Alison: Character names can be fun and I think you instinctively know when you’ve found the right one for the character you are developing. Apart from that my golden rule for characters is something I just mentioned: backstory. I write enough about character so that I understand their motivations, fears, upbringing and ambitions. I try to understand another about them so that I know how they’re likely to behave in certain situations and how that behaviour may change under stress. For me believability comes when you read a character and feel that they really did exist before you first met them in the book.
Morgen: Absolutely – it’s got to be one of my favourite parts of writing. Do you write any non-fiction, poetry or short stories?
Alison: Apart from the publications I’ve already mentioned I have had a small dabble at writing short stories. I wrote one which appeared in Cambridgeshire County Life and a second, called ‘Fest Fatale’ is in The Mammoth Book of Best British Crime 9.
Morgen: I have some of the Mammoth books, but sadly not that one. Do you do a lot of editing or do you find that as time goes on your writing is more fully-formed?
Alison: I edit as I go, that doesn’t mean that there aren’t quite a few typos along the way but it means that each chapter is as fully formed as I think I needed to be at the point when I save it and move onto the next. I have never been able to write just a stream of notes because I find I need to be very thorough when I first work on a scene and capture it in the freshest, most complete way that I can. Coming back to it a second time is never the same, so my aim is always to finish even if that means I may spend a week on one chapter alone.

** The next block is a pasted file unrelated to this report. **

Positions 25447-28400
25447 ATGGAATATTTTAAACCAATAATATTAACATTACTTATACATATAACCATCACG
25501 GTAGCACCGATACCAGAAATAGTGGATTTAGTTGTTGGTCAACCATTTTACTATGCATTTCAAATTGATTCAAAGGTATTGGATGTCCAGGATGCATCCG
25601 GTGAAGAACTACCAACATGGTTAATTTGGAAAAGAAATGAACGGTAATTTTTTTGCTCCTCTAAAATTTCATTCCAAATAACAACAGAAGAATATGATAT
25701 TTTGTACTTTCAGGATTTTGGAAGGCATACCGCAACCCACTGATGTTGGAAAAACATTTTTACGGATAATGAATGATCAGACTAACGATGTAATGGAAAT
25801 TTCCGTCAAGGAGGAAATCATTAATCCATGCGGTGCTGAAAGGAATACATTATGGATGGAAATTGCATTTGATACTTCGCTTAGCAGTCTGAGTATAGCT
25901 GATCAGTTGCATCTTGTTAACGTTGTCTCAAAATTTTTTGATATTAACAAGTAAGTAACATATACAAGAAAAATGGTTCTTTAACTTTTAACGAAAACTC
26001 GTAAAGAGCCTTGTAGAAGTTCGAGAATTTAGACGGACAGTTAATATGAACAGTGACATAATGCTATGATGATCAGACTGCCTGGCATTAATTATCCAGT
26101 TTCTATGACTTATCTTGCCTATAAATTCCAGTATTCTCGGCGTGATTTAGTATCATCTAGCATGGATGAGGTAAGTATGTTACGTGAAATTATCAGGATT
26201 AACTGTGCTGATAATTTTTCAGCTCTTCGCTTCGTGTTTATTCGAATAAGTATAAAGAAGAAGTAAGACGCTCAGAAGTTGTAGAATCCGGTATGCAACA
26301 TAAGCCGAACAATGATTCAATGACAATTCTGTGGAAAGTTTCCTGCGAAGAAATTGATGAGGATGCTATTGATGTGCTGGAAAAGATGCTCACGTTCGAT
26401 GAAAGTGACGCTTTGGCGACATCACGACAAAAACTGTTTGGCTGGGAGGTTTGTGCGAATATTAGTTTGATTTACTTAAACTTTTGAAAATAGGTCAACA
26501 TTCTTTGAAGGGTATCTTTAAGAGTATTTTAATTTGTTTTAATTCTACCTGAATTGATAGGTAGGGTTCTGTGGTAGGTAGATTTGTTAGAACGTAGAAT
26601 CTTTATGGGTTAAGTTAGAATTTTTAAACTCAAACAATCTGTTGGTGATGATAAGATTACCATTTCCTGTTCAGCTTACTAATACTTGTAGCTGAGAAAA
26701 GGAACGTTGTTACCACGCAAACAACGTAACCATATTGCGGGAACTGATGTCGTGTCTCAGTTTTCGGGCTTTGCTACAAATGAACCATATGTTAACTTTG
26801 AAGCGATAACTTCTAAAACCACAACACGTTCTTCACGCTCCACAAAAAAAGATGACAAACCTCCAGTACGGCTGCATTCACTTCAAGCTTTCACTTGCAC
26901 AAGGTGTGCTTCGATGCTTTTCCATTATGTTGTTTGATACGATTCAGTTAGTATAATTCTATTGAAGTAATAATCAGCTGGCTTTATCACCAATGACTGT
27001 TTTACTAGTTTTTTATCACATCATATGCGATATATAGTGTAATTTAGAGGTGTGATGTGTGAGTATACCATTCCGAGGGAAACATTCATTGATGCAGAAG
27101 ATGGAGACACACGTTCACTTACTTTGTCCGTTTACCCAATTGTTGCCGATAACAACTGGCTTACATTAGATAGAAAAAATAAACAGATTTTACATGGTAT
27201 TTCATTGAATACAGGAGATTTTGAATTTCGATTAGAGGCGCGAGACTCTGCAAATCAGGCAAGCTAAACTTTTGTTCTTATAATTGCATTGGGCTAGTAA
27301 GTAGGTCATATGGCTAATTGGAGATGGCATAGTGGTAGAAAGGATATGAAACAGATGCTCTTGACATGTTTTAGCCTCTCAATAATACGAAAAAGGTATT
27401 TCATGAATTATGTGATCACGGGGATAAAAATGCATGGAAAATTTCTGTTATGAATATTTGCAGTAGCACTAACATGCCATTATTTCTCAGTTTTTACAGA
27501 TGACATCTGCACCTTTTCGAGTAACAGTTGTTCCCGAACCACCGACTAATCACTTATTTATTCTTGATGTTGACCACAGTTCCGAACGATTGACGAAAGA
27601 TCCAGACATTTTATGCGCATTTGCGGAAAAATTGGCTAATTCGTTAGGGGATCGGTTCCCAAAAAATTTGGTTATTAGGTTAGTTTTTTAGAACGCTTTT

Morgen: Do you have to do much research?
Alison: Yes, when I have an idea for a new book I do some basic research to make sure that I can plot it properly then before I write I compile a list of much more thorough questions so that I can research the relevant material in an in-depth way without getting side-tracked into other interesting, but unrelated areas.
Morgen: What point of view do you find most to your liking: first person or third person? Have you ever tried second person?
Alison: I find 1st person an interesting and very immediate way to write but limiting from the point of view of showing a variety of storylines. Mostly I write the person but sometimes I have interspersed some 1st person narrative. I have not tried to write fiction in the 2nd person beyond a simple writing exercise and cannot imagine using it unless I was producing a short piece that had some kind of ‘rant’ quality about it. Maybe if I write an instruction manual sometime?
Morgen: Do you have pieces of work that you think will never see light of day?
Alison: Not yet, the closest I have come so far is a radio play called ‘Like I’ve Never Been Gone’ which was recorded for a radio station called BBC Wiltshire Sound, the Sunday afternoon show that was going to broadcast it was scrapped in a programming reorganisation and nothing ever happened to it in the end. There are several other projects that I want to write and I think if those ones never make it to print I will feel disappointed, although ultimately it is down to me to get on and write them.